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Interview: Mike Bull

August 9, 2014 by Tim

Interview date: August 11, 2013.

Author photo - Mike Bull

You’re from what much of the world calls “Down Under.” Granted that you’ve never been a North American, do you think Australians look at the world a whole lot differently than North Americans do?

MB: Well, apparently we are more like Canadians in temperament, if that helps. We don’t wear our hearts on our sleeves. Laconic might be the word.

Also, we don’t fear our government and feel the need to defend ourselves from it. Australia is a great deal more secular, which is sad.

Obviously, while there are a number of bestselling independent authors, most do this on the side. What is your “day job”?

MB: I’m a self-employed graphic designer, which saves money on book design and typesetting! Not all of my clients provide “commercial quality” text, so I have learned to edit over the years. Although, I still need editors for my books. Everyone needs editing.

When did you decide you wanted to start writing, and what motivated you?


MB: After listening to James Jordan’s lecture series on the Revelation, and noticing his identification of the repeated use of the Creation Week as a literary structure, I thought it would be helpful (mostly for me) to write a book about it. I had been producing newsletters with edited excerpts from Christian books for about eight years, so writing my own material was a natural progression. I started blogging around the same time, which I highly recommend for writers. Having a hungry blog is an excellent discipline.

What do you most enjoy writing about? What do you think is unique to your contribution?

MB: The literary structure of the Bible. If the book is a fractal (and I believe it is), then every part of it sheds light on every other part of it, seeing as they all follow the same basic structure. This means that the applications are endless. I’ve written five books and have another eight or so planned in my head. If I didn’t have to work, that’s what I’d be doing. It’s fascinating. And nobody else is doing it, which is either a good sign or a really, really bad one.

Can you name three contemporary writers who have made significant impact on your theology and how you think about Scripture? How has that affected your own writing?

MB: James B. Jordan, as mentioned. He is a visual thinker and it was actually his lectures that had a greater impact than his books. Walking is boring and listening to lectures makes me go to sleep, but the combination of the two gets me through hours of walking and hours of lectures! His effect on me, as with many others, has been profound. As far as writing goes, he points us not to the great theologians but to the Bible itself as the source of inspiration.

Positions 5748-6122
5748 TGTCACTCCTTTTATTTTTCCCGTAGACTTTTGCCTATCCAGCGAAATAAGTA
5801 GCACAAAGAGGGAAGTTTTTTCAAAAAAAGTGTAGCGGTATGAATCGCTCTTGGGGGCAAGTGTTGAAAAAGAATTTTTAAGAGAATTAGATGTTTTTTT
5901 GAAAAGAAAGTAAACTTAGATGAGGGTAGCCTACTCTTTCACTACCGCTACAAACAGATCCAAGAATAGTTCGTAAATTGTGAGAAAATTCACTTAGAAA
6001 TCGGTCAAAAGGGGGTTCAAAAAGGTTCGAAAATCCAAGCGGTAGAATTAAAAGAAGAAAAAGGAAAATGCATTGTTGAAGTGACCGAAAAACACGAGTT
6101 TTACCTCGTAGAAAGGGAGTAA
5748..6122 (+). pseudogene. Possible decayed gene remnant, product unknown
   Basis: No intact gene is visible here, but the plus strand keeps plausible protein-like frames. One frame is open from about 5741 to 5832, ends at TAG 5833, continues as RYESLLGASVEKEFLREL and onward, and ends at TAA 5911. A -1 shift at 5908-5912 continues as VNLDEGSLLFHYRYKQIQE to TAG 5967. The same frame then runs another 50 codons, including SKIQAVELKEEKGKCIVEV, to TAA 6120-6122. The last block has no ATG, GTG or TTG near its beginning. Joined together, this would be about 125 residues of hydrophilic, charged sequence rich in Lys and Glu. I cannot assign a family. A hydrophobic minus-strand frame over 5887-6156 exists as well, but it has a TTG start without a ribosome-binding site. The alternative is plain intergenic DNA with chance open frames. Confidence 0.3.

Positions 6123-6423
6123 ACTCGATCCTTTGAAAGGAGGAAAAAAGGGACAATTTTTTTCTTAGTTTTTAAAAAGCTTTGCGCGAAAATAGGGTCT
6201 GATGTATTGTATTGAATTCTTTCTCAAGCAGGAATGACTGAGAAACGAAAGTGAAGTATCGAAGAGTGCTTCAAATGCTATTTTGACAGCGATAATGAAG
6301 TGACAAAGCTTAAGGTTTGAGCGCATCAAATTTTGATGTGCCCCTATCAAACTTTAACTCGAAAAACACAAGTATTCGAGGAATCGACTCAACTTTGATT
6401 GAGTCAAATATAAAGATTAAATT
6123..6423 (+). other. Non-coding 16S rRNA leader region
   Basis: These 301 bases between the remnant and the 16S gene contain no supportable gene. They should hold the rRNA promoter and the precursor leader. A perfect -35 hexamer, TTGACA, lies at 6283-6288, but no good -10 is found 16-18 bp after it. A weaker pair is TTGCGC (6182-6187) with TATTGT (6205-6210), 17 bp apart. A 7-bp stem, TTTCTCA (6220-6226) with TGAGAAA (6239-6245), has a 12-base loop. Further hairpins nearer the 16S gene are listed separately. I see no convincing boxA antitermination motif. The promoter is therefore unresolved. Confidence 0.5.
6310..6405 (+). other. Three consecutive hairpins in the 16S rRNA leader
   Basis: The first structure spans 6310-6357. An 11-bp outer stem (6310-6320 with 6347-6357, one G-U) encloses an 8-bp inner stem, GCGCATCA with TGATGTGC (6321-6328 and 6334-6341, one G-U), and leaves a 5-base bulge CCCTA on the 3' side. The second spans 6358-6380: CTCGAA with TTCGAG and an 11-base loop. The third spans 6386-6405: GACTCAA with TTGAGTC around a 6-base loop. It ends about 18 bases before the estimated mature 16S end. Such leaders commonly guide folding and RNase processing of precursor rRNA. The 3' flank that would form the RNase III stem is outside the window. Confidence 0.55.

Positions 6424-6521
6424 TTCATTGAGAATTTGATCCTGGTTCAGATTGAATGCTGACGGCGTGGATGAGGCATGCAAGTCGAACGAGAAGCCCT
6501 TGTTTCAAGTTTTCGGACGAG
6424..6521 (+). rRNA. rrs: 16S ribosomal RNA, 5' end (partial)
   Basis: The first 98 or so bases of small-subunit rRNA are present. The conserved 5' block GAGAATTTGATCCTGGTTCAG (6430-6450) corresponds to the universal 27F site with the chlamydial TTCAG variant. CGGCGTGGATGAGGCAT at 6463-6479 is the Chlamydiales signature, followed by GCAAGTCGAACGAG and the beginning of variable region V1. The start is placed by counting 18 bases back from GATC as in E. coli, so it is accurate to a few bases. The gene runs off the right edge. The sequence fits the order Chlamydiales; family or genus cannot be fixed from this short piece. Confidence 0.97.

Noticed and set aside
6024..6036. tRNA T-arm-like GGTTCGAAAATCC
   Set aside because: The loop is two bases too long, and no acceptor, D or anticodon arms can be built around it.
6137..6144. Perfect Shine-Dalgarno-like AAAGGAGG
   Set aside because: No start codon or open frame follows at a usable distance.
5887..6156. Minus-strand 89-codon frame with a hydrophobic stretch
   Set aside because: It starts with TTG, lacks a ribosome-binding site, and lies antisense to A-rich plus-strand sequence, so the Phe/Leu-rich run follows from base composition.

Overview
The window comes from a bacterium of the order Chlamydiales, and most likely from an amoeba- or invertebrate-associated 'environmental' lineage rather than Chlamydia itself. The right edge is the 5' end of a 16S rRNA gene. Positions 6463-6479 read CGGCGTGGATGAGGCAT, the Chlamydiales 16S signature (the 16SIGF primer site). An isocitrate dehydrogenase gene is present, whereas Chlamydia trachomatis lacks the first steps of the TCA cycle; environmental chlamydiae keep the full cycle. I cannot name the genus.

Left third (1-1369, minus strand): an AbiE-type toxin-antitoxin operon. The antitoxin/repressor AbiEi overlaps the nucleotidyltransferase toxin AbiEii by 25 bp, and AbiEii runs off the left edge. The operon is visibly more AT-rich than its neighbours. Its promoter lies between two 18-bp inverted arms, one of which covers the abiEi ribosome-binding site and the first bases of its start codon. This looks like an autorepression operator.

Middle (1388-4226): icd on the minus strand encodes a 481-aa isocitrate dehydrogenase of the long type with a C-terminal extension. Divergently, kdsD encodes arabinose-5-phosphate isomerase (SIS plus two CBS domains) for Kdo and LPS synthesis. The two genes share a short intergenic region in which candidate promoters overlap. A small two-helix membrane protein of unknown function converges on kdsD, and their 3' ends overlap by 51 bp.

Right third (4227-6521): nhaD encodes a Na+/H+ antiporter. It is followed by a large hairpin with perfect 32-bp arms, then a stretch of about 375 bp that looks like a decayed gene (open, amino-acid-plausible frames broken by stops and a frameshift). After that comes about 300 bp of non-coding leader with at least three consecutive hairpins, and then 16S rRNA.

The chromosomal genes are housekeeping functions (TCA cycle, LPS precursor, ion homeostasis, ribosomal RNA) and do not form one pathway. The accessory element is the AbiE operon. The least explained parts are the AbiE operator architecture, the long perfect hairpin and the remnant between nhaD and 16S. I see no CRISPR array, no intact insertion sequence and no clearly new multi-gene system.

Peter Leithart is next, and his approach is more measured and linear. It seems to me that some of his work serves to mediate between the unique approach of James Jordan and the obtuseness of conservative academia. I am not that well-read in theology, but I am sold on the approach of Jordan and Leithart, so Leithart’s quotes and recommendations are invaluable.

Finally, Douglas Wilson rounds it all out with his great focus on practical application and Christian living. His feet are firmly on the ground, he is a bold preacher, and he has a sense of humor which makes him irresistible, even while he is cutting me to shreds. I’d say my writing style is a combination of these three men.

Some people seem to find your concepts difficult. Is there a “Coles’ Notes” one paragraph summary that can help people catch on to your overall method of biblical interpretation?

MB: The first bit of advice I would give is to think visually. If the Bible is all constructed upon a fundamental seven point pattern, then having that shape in my mind, and hanging everything on those seven points as if they are coat hooks is the way to see it.

Secondly, view every pattern as another version of the same process of transformation. Every story is the same story told using different symbols, all arranged in the same pattern. So, listening for the common “tune” in each story is a big help.

Finally, quite a number of people who didn’t get it said the penny dropped after repeated exposure. You have to stare at it for a while like one of those autostereograms, until your “literary eyes” lock into the correspondence between the patterns. I’ve just published a short ebook designed to take somebody who has no familiarity with this approach through all the basics, which include using the skill we gain from following a long-running TV series to pick up repeated symbols and structures in the Bible.

You are essentially a nonfiction author. Does fiction play any role in shaping you as a writer?

MB: Does years of television count? I think long-running TV shows which provide “pay offs” for loyal fans have helped me to understand the Bible. As far as writing goes, non-fiction still has to be structured like a story. The information I want to communicate has to be shared in layers which build upon each other, which is very difficult sometimes. There is also the pleasure of dropping clues throughout a non-fiction book for the revelation of something really exciting and surprising later on, a sort of “non-fiction denouement.” The best non-fiction books communicate the author’s enthusiasm through rhythm. As with a story, the book has to keep up a good pace. As with a movie, every part of it has to earn its keep and not feel like a “lag.” Any exposition which doesn’t serve the main thrust, or holds it back in some way, goes onto the floor.